How Fear of Ebola Could Impact the US Economy
"Aversion behavior" may impact the way Americans spend their time and money.
— -- While Ebola may have infected only one person in the United States, economists say fear of the disease can spread like contagion.
"People become afraid by talking to someone else who is fearful or seeing someone else get the disease," said Ross Hammond, economist and director of the Center on Social Dynamics and Policy at The Brookings Institution.
Hammond, who studied the economic effects of closing American schools in response in 2009 to the H1N1 virus, said there are documented instances of fear spreading very rapidly. Those fears could have consequences that affect consumer behavior and businesses.
"When people become afraid of catching a disease, and they change their behavior or keep their kids home from school, or stay home from work or cancel a trip, that of course has economic effects," he said.
Here are some potential consequences:
In Texas, where the first person in the U.S. has been diagnosed with Ebola earlier this week, some parents have already chosen to withhold their children from school in fear of contagion. That means people will have to say home with their children, possibly affecting the level of workplace productivity.
In his 2009 study, Hammond had estimated that closing all U.S. schools in response to the H1N1 for four weeks would cost $10 billion to $47 billion.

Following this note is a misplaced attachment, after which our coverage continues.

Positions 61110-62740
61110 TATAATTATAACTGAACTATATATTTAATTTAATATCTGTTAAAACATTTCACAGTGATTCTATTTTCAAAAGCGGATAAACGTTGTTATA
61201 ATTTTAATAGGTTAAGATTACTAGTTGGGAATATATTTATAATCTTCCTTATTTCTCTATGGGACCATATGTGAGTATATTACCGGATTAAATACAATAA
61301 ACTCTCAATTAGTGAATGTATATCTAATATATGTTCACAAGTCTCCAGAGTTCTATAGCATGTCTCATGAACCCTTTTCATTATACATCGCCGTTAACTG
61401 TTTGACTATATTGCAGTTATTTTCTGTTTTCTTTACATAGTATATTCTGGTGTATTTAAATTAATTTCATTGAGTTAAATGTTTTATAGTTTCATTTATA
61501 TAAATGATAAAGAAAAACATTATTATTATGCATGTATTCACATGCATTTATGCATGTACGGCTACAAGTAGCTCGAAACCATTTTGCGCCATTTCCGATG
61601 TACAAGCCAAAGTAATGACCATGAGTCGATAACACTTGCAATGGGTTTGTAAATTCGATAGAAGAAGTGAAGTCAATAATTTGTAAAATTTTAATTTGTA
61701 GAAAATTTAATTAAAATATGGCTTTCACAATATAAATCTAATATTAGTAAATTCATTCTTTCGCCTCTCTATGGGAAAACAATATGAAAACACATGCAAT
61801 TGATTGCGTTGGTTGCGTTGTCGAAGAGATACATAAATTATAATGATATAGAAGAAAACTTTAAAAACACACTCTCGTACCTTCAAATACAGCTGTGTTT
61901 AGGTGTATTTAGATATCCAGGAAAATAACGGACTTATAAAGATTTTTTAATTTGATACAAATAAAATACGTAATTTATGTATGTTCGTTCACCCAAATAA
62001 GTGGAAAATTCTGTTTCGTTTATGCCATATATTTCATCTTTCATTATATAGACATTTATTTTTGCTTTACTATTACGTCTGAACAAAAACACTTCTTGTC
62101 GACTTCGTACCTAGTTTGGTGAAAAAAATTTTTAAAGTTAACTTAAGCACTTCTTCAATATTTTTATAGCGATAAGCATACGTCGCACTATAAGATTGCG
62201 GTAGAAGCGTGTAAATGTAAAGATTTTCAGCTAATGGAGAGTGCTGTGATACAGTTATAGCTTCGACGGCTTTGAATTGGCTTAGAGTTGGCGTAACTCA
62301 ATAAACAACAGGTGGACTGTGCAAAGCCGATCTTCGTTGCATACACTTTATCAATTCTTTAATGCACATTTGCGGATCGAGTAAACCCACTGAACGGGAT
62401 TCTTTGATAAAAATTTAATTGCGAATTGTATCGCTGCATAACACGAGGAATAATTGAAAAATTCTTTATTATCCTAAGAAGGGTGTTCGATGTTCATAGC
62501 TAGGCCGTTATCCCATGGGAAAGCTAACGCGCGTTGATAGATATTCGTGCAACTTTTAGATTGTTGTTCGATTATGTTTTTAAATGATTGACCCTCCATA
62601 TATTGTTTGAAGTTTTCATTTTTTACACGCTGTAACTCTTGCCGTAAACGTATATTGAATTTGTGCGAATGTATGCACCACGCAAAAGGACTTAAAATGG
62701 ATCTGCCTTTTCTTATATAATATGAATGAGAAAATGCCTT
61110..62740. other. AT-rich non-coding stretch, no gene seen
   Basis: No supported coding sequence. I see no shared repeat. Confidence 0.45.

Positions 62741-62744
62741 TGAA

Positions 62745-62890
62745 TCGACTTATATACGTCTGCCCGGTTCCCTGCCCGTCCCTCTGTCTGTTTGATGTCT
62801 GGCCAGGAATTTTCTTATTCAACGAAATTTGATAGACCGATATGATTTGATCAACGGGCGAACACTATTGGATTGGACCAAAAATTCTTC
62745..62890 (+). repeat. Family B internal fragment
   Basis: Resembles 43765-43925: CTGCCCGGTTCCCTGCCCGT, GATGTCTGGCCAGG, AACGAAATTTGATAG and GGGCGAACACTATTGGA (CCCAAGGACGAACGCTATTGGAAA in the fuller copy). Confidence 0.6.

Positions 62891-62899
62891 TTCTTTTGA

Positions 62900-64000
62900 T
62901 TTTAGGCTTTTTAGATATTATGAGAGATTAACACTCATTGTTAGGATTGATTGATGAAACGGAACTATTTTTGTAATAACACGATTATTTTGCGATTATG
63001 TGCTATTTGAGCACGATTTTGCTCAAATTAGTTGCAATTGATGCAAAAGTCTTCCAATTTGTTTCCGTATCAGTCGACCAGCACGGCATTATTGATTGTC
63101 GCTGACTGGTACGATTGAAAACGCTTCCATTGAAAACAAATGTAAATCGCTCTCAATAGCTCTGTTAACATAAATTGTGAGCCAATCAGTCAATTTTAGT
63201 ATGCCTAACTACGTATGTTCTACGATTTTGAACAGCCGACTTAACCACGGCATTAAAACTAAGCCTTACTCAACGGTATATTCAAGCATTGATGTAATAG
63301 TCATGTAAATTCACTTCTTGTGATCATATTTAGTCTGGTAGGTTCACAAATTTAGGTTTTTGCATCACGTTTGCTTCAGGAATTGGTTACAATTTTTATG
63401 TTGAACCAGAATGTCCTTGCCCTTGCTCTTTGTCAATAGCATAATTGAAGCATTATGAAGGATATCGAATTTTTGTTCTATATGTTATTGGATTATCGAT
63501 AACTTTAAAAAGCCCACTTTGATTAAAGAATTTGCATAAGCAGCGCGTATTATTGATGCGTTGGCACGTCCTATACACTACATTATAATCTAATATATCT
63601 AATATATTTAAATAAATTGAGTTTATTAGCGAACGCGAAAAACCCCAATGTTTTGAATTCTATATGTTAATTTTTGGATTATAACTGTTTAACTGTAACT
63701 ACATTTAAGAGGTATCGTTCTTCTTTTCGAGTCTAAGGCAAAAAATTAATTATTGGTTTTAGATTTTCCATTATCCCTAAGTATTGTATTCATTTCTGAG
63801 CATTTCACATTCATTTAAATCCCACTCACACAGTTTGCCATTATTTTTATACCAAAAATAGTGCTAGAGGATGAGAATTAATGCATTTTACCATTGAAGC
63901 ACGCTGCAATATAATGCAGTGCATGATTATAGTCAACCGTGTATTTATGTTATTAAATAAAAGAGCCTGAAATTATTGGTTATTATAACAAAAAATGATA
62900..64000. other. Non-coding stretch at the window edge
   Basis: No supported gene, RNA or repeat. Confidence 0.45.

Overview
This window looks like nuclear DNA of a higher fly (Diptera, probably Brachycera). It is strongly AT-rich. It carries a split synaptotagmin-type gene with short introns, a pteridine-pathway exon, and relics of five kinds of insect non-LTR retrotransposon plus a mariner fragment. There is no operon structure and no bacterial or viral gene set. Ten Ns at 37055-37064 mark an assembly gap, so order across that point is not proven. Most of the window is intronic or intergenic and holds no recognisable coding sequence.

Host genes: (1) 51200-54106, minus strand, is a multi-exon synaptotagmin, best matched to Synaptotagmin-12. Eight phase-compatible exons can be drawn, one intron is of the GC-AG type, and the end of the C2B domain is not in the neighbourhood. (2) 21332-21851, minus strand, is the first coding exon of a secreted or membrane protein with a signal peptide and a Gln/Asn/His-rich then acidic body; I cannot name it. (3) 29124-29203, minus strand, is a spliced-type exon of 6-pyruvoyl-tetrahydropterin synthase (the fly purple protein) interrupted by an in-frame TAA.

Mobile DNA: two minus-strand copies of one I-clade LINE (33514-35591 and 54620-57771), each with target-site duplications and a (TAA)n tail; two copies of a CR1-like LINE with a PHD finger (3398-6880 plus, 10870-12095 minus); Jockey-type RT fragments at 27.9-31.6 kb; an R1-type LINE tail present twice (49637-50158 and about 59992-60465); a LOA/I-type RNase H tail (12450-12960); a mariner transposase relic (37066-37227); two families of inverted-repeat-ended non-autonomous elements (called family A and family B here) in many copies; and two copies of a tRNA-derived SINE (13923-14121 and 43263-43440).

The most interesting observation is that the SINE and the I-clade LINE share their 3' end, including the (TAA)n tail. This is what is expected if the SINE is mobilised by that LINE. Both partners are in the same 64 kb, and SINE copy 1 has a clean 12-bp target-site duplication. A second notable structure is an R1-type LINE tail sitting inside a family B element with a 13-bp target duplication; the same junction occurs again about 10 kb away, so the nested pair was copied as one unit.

Airline stocks have dropped this week, in part, due to fears that the virus may hinder Americans' willingness to travel.
Also, the World Bank estimated last month that the economic effect of Ebola in the hardest-hit countries of Liberia, Guinea and Sierra Leone, would be "catastrophic." In a global economy, that could impact American companies.
Travel and Tourism
People may choose to not travel -- either internationally or domestically -- and that can affect the airline and tourism industry.
Mead Over, senior fellow at the Center for Global Development, told ABC News that since Nigeria has succeeded in containing the outbreak, he expects the United States’ stronger public health system to quickly contain the disease in Dallas or if any other infected traveler arrives elsewhere.
Any economic impact on the stock market or in travel is not the impact of the disease per se but the impact of largely irrational "aversion behavior,” Mead said. “The impact of aversion behavior on the markets is like a speculative bubble, but in reverse," adding he expects this “reverse bubble” to collapse in a matter of weeks, as Americans realize that a strong public health system can protect them.
Meanwhile, Hammond's other research shows fear can help spread an epidemic as well as help contain it.
"So when the effects of something are severe, people tend to assume that it’s also somewhat more likely," he said.
The disappearance of the Malaysia Airlines plane earlier this year, for example, may make people more concerned about air travel even though probability of an incident may not have increased, he said.
But Columbia Business School Professor Amit Khandelwal said it's too early to know if companies are changing their business decisions.
"I’m not worried in the slightest about this, and I can’t imagine this holding back businesses from sending managers to Texas," he said.
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